Despite [his] background, Brodsky's poems are not really revolutionary; they are in the main non-political, though such a fine Byzantine sequence as "Post Aetatem Nostram" shows, to put it mildly, lack of love and respect for established power. He has also been attracted by Western poetry, particularly British and American, by Greek classicism, and by Christianity. Along with all this goes a good standard Russian "anguish unaccountable" which does not even need a detested authority to help it to ferment in the Russian soul. It is hard for me to tell just how absolute a master Brodsky is. There is a vagueness at times. There are lines [in Selected Poems] which are aimed at epigrammatic point which simply go flying past my head, like "If you're not recalled by stone,/puffball drift will make you known." What does that mean? I never met a drifting puffball, and have no idea of what they can do. But there is no mistaking the nobility of the "Elegy for John Donne," nor the satiric virtuosity of "Two Hours in an Empty Tank."… (p. 474)
Richmond Lattimore, in The Hudson Review (copyright © 1974 by The Hudson Review, Inc.; reprinted by permission), Vol. XXVII, No. 3, Autumn, 1974.
A poet's home is his language, wherever he happens to live. Joseph Brodsky belongs to that distinguished line of modern Russian poets—Boris Pasternak, Anna Akhmatova, Osip Mandelstam—who, dishonored by their country, have brought honor to their native tongue. Even in such heroic company, Brodsky is phenomenal: his style seems steeped in the whole European literary tradition, having as much in common with John Donne and T. S. Eliot as with Russian poets past or present. A notable instance of his virtuosity is the "Verses on the Death of T. S. Eliot," a Russian poem successfully modelled on W. H. Auden's elegy "In Memory of W. B. Yeats." Almost as remarkable as the poem are the circumstances of its composition: written in 1956, when Brodsky (only 25 at the time) was serving a term of forced labor at a work camp in Archangel, in remote Northern Russia, it was, according to the translator's note, "completed … within twenty-four hours of receiving the news" of Eliot's death. A poet capable of such concentration and detachment from his surroundings could not be effectively imprisoned anywhere….
In Russia or out, Brodsky's interests have been almost entirely literary, not political. "The only thing that counts in poetry," he has said, "is what happens between the reader, alone, and the poet. Nothing else is important." Such purity of motive would be rare in any country, at any time, but particularly in modern Russia; fortunately for him, Brodsky seems capable of maintaining his artistic integrity in the face of all inducements to abandon poetry for politics.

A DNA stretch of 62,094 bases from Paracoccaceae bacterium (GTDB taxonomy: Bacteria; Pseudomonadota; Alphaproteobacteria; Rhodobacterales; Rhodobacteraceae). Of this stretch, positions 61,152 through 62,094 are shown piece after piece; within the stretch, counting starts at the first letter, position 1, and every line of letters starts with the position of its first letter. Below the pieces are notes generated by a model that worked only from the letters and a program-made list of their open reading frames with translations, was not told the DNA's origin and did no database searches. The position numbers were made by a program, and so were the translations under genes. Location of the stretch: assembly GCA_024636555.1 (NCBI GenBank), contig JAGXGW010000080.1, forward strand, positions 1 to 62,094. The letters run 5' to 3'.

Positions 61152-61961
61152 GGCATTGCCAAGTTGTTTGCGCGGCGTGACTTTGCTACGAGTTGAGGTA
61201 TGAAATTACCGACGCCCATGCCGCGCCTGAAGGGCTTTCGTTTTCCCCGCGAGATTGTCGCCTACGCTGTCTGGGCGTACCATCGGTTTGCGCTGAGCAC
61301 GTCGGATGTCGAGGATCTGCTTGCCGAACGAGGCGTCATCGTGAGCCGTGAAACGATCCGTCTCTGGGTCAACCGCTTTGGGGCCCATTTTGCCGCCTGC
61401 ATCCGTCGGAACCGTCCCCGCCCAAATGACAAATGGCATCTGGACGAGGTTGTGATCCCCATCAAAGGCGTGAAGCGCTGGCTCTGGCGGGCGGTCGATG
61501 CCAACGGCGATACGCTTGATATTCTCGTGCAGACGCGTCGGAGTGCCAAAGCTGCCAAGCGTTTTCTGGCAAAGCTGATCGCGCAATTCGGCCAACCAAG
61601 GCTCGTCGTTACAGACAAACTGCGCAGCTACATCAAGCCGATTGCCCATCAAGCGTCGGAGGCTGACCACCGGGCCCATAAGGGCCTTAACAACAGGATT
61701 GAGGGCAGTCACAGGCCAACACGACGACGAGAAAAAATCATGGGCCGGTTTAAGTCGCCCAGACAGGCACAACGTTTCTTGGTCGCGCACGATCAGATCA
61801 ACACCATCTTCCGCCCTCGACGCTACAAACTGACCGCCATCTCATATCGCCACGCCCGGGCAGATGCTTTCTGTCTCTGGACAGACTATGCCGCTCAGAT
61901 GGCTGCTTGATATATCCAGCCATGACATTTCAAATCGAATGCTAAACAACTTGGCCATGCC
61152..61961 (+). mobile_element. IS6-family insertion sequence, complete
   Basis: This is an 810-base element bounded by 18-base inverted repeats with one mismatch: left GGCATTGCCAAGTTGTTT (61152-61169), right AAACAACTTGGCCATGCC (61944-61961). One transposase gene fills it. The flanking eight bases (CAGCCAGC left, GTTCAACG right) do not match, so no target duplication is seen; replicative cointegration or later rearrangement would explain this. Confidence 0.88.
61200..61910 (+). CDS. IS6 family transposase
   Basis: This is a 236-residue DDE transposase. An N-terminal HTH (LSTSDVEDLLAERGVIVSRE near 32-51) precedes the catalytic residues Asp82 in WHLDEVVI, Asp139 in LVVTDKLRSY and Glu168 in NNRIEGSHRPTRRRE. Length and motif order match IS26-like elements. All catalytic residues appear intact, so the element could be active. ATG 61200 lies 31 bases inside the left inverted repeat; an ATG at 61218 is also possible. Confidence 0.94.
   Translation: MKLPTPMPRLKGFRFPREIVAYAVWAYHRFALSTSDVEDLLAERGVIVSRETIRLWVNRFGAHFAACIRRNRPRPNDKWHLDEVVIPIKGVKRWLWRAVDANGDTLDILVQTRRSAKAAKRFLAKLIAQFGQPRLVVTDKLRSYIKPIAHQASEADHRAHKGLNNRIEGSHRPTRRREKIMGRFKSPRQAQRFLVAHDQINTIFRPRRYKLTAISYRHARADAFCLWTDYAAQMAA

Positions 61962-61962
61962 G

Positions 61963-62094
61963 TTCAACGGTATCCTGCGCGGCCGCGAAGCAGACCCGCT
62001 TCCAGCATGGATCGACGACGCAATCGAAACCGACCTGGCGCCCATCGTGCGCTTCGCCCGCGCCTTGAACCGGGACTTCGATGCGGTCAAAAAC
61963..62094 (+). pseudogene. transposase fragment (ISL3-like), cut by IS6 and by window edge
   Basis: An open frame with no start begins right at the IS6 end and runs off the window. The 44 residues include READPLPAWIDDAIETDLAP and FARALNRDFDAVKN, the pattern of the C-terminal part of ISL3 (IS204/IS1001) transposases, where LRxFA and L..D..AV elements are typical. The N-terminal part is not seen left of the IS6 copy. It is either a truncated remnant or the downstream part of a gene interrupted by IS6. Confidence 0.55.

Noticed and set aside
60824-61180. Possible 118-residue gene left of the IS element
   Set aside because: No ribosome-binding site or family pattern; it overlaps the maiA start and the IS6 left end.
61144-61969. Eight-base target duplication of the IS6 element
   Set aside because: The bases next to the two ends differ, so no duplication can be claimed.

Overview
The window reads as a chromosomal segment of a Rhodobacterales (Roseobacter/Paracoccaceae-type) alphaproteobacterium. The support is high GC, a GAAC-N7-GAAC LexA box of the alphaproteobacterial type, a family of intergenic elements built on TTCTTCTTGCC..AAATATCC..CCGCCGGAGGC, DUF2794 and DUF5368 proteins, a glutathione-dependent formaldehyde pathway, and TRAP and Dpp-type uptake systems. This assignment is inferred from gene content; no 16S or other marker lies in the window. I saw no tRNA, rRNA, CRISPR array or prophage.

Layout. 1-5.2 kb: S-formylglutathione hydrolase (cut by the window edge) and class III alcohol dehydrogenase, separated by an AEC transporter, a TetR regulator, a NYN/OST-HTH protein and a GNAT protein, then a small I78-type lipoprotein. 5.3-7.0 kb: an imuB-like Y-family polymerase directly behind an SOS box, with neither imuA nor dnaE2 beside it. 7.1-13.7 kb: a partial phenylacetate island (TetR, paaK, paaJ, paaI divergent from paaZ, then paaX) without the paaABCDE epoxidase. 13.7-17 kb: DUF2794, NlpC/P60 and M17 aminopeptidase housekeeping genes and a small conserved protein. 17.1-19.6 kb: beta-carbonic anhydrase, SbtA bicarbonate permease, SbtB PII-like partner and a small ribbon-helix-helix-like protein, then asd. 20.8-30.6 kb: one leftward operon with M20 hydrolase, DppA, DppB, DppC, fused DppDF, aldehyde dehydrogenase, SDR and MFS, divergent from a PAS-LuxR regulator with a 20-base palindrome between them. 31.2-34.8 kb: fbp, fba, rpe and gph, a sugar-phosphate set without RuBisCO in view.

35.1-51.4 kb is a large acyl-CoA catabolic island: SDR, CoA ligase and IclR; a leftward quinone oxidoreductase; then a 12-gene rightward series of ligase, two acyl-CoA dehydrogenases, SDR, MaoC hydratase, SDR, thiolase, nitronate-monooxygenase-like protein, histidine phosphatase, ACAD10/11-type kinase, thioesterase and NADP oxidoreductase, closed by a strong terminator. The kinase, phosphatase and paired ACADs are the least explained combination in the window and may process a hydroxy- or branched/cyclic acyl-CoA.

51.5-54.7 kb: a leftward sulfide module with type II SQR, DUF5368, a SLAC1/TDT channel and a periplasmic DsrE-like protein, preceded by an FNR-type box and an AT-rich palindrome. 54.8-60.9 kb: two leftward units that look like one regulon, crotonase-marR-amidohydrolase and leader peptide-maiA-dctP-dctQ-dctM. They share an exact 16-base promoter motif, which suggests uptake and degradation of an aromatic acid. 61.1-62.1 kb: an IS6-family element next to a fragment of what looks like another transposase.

And the poems are impressive, surely among the most brilliant being written today in any language. [Selected Poems] provides a convenient introduction to the great variety of Brodsky's work, ranging from metaphysical love poems to bilingual satires. (p. 571)
William Pratt, in Books Abroad (copyright 1975 by the University of Oklahoma Press), Vol. 49, No. 3, Summer, 1975.
In Selected Poems, the translations and their footnotes seem full of rectitude but lacking poetic rigor. Translating is difficult, I know, and thankless…. I think these translations are soupy. Because they seem okay, they make Brodsky seem as interesting and as dated as, but less imaginative and resourceful than, Phelps Putnam. In fact, they screen the Russian original from us, neither taking us toward it nor supplying a reliable substitute. (p. 43)
How can any of us know who is Joseph Brodsky?
I would offer judgment, but I cannot assume that you read Russian. Therefore, you have nothing but my word for it, and that, we all know, in literary matters is never enough. If we sat down and read Selected Poems as we would read, say, William Heyen's Noise in the Trees (both poets are the same age) or Robert Siegel's The Beasts and the Elders (Siegel is a year older, if that matters), what would we learn? What if we compare Joseph Brodsky's work to that of Ivan Elagin? I mention the names of these good poets only to try to stop the nonsense of parking Brodsky in the academically certified pantheon of Russian poets…. (p. 44)
Brodsky is an extremely sensitive, alert, skilled, independent, and suggestive poet from whose work I discover something each time I come to it. He is not a trained bear, and I see no need to exhibit him as one or, parasitically, to feed his celebrity. I think that those who read his Russian poems will find in them a dignity, a grandeur, and a sadness deeply reflective of Russian culture and of our own world. (p. 44)
F. D. Reeve, "Additions and Losses," in Poetry (© 1975 by The Modern Poetry Association; reprinted by permission of the Editor of Poetry), October, 1975, pp. 42-4.